6. Political situation Supreme Court Chief Justice Boniface Alexandre assumed the presidency and Gerard Latortue was appointed prime minister of the Interim Government of Haiti with the mandate of organizing elections to choose a new government. Theinterim government managed to organize three rounds of elections. The first round of elections for President and Parliament took place peacefully on February 7, 2006, with a turnout estimated at over 60% of registered voters. Rene Preval, former President (1996-2001) and former ally to Aristide, won the presidential election with 51.15%. Municipal elections were held December 3, 2006 and April 29, 2007. Some of these local government positions had not been filled in over a decade.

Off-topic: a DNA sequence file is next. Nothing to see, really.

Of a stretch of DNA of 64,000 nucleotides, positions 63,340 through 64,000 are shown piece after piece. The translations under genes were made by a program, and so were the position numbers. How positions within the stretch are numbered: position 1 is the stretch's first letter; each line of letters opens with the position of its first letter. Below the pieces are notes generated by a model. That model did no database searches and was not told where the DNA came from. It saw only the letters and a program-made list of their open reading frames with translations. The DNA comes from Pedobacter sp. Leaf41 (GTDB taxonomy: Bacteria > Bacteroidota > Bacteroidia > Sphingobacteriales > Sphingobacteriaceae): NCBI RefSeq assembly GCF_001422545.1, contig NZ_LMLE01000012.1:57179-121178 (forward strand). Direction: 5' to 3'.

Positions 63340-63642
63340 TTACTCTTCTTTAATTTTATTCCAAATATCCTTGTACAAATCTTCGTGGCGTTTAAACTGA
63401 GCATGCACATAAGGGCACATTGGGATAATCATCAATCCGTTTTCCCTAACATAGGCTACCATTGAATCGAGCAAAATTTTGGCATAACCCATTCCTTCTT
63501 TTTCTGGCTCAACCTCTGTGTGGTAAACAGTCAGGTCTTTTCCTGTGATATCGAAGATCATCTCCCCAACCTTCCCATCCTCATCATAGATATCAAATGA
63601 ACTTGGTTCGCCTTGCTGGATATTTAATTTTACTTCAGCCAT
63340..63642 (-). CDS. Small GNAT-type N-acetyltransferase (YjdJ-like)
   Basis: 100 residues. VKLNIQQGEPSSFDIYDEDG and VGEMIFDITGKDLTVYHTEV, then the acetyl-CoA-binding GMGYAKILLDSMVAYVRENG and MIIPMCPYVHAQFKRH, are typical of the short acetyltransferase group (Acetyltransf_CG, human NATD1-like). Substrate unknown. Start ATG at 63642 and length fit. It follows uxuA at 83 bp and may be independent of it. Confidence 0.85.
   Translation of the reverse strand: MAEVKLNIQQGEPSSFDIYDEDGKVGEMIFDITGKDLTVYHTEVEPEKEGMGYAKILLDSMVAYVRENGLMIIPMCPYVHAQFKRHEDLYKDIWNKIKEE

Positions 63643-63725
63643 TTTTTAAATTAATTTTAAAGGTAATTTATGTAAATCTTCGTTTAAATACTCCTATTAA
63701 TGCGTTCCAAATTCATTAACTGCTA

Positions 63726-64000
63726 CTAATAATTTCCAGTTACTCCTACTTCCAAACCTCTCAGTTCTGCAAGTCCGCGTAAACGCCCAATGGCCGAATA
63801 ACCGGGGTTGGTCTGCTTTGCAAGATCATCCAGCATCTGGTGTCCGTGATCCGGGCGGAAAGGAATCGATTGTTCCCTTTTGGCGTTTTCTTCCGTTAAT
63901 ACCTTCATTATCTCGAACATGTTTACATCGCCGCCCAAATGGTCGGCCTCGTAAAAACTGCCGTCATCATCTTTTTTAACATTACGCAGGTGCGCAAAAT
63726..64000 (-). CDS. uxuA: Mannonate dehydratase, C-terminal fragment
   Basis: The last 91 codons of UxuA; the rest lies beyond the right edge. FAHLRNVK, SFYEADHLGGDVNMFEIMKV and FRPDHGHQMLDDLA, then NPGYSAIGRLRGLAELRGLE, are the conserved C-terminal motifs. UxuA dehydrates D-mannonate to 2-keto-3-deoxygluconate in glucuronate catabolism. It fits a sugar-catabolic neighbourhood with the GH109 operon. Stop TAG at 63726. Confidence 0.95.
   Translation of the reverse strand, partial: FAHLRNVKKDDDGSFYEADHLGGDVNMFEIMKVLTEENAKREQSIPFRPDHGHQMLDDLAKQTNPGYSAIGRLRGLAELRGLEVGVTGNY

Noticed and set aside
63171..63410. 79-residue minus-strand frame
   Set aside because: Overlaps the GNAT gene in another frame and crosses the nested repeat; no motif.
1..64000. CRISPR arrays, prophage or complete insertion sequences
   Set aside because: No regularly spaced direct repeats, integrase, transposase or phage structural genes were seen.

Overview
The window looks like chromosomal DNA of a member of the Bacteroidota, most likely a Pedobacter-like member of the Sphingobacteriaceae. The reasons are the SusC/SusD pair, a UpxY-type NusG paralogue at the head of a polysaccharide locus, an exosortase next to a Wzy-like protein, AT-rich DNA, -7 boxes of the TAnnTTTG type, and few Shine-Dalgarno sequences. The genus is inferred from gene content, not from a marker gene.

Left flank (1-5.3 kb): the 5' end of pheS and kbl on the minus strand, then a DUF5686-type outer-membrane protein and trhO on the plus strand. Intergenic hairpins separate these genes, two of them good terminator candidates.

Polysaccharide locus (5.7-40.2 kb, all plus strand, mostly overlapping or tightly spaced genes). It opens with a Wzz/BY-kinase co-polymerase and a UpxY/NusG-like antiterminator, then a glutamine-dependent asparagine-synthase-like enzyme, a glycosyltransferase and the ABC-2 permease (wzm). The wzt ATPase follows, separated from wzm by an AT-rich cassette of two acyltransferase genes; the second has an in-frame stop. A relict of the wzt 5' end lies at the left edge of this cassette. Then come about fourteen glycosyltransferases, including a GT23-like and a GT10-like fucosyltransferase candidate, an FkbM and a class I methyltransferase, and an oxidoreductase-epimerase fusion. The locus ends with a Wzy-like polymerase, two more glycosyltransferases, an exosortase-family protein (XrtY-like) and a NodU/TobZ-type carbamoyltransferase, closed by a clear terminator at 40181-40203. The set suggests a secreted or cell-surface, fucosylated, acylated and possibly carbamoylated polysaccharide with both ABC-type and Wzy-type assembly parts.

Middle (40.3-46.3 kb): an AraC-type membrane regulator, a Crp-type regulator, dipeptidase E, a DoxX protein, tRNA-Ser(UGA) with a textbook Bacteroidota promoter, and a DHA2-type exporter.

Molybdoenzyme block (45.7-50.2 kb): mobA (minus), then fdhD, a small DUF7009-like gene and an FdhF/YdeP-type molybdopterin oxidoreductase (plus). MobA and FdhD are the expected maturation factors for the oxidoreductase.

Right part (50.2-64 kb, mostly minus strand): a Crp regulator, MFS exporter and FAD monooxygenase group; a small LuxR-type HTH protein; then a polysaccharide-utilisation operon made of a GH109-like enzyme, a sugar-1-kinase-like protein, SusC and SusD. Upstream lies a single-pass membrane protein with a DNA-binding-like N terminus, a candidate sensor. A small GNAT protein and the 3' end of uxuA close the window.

7. Economic situation GDP (2008 est.): 11.59 billion.Real GDP growth rate (2008 est.): 2.3%.Per capita GDP (2008 est.): $1,300.GDP by sector (2006): Agriculture--27%; industry--8%; services--40%; other--25%.Inflation (2007 est.): 8.1%.Natural resources: Bauxite, copper, calcium carbonate, gold, marble. Agriculture (27% of GDP): Products--coffee, mangoes, sugarcane, rice, corn, cacao, sorghum, pulses, other fruits and vegetables.Industry (8% of GDP): Types--apparel, handicrafts, electronics assembly, food processing, beverages, tobacco products, furniture, printing, chemicals, steel.Services (40% of GDP): Commerce, hotels and restaurants, government, tourism.Trade (2006 est.): Total exports f.o.b.--$494.4 million: apparel, mangoes, leather and raw hides, seafood, electrical. Major market--U.S. Total imports f.o.b.--$1.54 billion: grains, soybean oil, motor vehicles, machinery, meat, vegetables, plastics, petroleum.